Move over Sydney, there’s a hot new kid on the Australian block.
Not only is Adelaide full of foodie treats, it’s also rammed with awesome attractions of its own – and it’s the gateway to other South Australia attractions including Kangaroo Island and Flinders Ranges.
Flying direct from the UK on Malaysia Airlines is the best route and I checked in to the Mayfair Hotel, Adelaide’s newest luxury establishment, to spend 72 hours exploring the city’s delights.
Pier pressure: Stop at Glenelg (above) for some beach time or explore its 1,250ft pier
DAY ONE – MORNING
Get your bearings on a 60-minute EcoCaddy Experiences City Sights tour, which costs A$120 (£68) for two. Sit back while your driver pedals his bamboo-bodied pedicab along the footpaths, cycleways and lanes of Adelaide and the surrounding area (ecocaddy.com.au).
Get dropped off at the Adelaide Botanic Gardens (botanicgardens.sa.gov.au) – admission is free. After enjoying a leisurely amble around the 125 acres, treat yourself to chef Paul Baker’s excellent food at the Botanic Gardens Restaurant (botanicgardensrestaurant.com.au). A three-course set lunch costs A$70 (£40).
Explore the South Australia Museum (samuseum.sa.gov.au), a 20-minute walk from the restaurant and home to the world’s largest collection of Australian Aboriginal artefacts. Don’t miss the megafauna, too – fossils of ancient animals include a giant kangaroo and a 20ft snake. For some retail therapy, cross the road to Rundle Mall, home to 600 shops and four department stores. Buy chocolates at Haigh’s, founded in 1915 – the Milk Macadamia Crunch Bars are amazing. You won’t have to carry your purchases far as the Mayfair Hotel is just across the road from Haigh’s in King William Street. The city’s newest luxury hotel is set in an Art Deco building.
Sit back and relax: A handy way to see Adelaide and get your bearings is in an eco pedicab
Tuck into a plate of delicious food at Peel St (peelst.com.au), a few minutes’ walk away and one of dozens of small restaurants and bars that have sprung up in the city’s backstreets. Don’t miss the caramelised pork belly, peanut caramel, prawn, green mango and crispy shallot at A$27.50 (about £15.50).
Enjoy the views over a nightcap at the 13th-floor Hennessy Rooftop Bar at the Mayfair. The Pago Pago, – a pineapple, ginger and Adelaide Hills rum cocktail – is so good they named it twice.
DAY TWO – MORNING
Get your boots on for a walking tour of Morialta Conservation Park, a 20-minute drive from the city centre. We saw six koalas, including a baby, and some roos. PureSA’s Bushwalk, Wine and Barbecue Eco Tour (puresa.com.au) includes transport to the park and barbecue lunch for A$149pp – about £85.
Alternatively, take a 40-minute tram ride from the Rundle Mall stop to Glenelg for some beach time or explore its 1,250ft pier, or swim with dolphins with Temptation Sailing (dolphinboat.com.au).
The Central Market was founded in 1869 and has around 80 stalls selling delicacies such as kangaroo sausages
Head back to town and grab lunch at the foodies’ paradise Adelaide Central Market, which was founded in 1869. Book the Market Highlights Tour with Food Tours Australia (ausfoodtours.com) to learn all about the 80 or so traders and enjoy some samples on your way round.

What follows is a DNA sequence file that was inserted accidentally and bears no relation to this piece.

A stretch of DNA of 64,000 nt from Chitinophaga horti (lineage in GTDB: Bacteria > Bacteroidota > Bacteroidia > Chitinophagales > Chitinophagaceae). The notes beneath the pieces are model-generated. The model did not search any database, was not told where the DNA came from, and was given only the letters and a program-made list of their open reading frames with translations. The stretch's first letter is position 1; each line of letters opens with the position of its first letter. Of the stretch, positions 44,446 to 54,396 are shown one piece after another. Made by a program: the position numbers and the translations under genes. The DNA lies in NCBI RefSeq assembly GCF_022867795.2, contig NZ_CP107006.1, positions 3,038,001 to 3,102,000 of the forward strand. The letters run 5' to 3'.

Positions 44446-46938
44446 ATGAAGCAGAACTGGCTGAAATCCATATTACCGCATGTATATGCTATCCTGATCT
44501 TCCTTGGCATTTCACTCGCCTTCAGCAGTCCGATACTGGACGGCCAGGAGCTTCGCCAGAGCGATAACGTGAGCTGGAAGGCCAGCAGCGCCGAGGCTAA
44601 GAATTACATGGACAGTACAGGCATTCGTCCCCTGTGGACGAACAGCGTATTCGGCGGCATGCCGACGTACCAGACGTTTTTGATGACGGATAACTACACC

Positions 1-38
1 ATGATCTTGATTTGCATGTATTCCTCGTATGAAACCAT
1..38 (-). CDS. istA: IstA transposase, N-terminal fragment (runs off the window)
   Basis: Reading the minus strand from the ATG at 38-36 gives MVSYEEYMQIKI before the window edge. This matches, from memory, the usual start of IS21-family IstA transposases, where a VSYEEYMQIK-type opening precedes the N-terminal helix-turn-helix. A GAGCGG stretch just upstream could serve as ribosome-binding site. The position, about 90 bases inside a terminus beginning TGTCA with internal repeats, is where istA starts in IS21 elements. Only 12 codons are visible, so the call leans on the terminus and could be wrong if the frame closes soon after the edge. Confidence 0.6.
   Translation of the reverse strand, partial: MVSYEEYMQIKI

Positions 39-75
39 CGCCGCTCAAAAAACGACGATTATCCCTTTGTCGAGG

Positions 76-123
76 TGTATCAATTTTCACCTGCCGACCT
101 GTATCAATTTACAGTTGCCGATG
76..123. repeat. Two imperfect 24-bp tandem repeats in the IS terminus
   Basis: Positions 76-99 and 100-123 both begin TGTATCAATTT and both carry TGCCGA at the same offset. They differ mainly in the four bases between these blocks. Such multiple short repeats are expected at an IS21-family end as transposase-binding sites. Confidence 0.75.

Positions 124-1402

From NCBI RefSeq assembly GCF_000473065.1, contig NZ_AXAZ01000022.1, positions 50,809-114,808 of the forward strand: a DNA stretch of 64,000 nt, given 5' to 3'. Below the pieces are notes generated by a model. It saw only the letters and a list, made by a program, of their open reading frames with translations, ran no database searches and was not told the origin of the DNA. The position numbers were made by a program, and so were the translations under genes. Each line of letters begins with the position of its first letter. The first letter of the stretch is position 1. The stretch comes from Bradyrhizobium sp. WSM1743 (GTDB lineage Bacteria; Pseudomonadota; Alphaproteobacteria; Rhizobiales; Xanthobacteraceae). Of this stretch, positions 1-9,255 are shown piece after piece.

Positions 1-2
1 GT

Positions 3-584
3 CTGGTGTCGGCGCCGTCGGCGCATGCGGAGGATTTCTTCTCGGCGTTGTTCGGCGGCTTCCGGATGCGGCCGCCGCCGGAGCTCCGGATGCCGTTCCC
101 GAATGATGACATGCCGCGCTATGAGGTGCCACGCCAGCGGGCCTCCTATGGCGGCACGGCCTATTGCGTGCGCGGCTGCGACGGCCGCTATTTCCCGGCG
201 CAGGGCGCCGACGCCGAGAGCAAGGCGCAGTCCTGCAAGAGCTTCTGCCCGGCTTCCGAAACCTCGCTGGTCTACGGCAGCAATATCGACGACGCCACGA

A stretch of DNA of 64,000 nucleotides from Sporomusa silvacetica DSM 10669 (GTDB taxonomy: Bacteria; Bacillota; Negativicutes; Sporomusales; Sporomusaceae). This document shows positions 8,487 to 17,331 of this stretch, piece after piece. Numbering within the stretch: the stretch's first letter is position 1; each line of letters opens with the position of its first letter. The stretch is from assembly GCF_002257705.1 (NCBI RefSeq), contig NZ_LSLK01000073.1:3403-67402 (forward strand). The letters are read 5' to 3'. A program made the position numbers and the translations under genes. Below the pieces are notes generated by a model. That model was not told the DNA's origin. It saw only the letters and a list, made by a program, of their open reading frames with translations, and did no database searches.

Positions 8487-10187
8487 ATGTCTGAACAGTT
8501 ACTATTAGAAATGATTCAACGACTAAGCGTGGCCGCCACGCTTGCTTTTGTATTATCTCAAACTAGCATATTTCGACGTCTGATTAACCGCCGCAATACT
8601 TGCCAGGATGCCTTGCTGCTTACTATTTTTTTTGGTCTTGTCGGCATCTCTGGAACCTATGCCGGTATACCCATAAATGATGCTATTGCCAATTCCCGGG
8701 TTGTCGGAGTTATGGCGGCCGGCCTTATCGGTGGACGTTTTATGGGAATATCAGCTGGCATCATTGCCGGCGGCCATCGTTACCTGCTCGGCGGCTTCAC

Don’t miss the Something Wild stall for delicacies such as kangaroo sausages, and The Smelly Cheese Shop, which has more than 300 varieties to choose from.
Experience a gourmet dinner at Orana (restaurantorana.com), one of the world’s top restaurants. Scottish-born owner and chef Jock Zonfrillo serves extraordinary food – up to 25 small courses, featuring indigenous ingredients, from green ants and kangaroo tail to bunya nuts and strawberry eucalyptus. It’s not cheap, at A$175 a head – about £100 – without wine, but it is pretty memorable.
If your tastes are more simple, choose sister restaurant Bistro Blackwood (bistroblackwood.com.au) which offers less revolutionary – and cheaper – fare such as fire-pit beef rump and Berkshire pork chop.
Hop to it: Watch kangaroos and their young in the countryside near Adelaide
DAY THREE – MORNING
Check out of the Mayfair, collect a hire car and head to the McLaren Vale vineyards, about a 40-minute drive away. The wine region is now home to the d’Arenberg Cube (darenberg.com.au), a striking new five-storey Rubik’s cube lookalike tasting room, restaurant and art gallery, designed by Chester Osborn, in the middle of the vines.
Eat lunch at Mitolo Wines’ superb new restaurant, Bocca di Lupo (mitolowines.com.au) – two courses costs A$75 (about £45). The truffle mashed potato is awesome. Then head through a cellar door for a tasting or two.
Stay the night at the gorgeous Hotel California Road (inkwell wines.com/hotel) for a touch of luxury. One of the three suites costs from A$260 (£145) a night, with king-size bed, private decks and a huge tub overlooking the vines at Inkwell Wines – look out for kangaroos hopping around in the morning. If you prefer to stay closer to the city on day three, head for Penfolds’ Magill Estate, just 15 minutes away, for a wine tour, tasting and lunch (penfolds.com). The Iconic Penfolds Experience, including a three-course lunch with matching wines, costs A$295pp (£170).
A must for cricket fans is a tour of the revamped Adelaide Oval (adelaideoval.com.au). The more adventurous can go for the RoofClimb experience on one of the new stands for A$104 (£60).
Finally, check in to the incomparable Fire Engine Inn (adelaideheritage.com). The inn is in the old fire station and the Fire Engine Suite has a full-size fire engine at the bottom of the bed. Double rooms cost from A$340 (£190) a night.
Quirky: The Fire Engine Suite at the Fire Engine Inn offers something a bit different with its unusual decor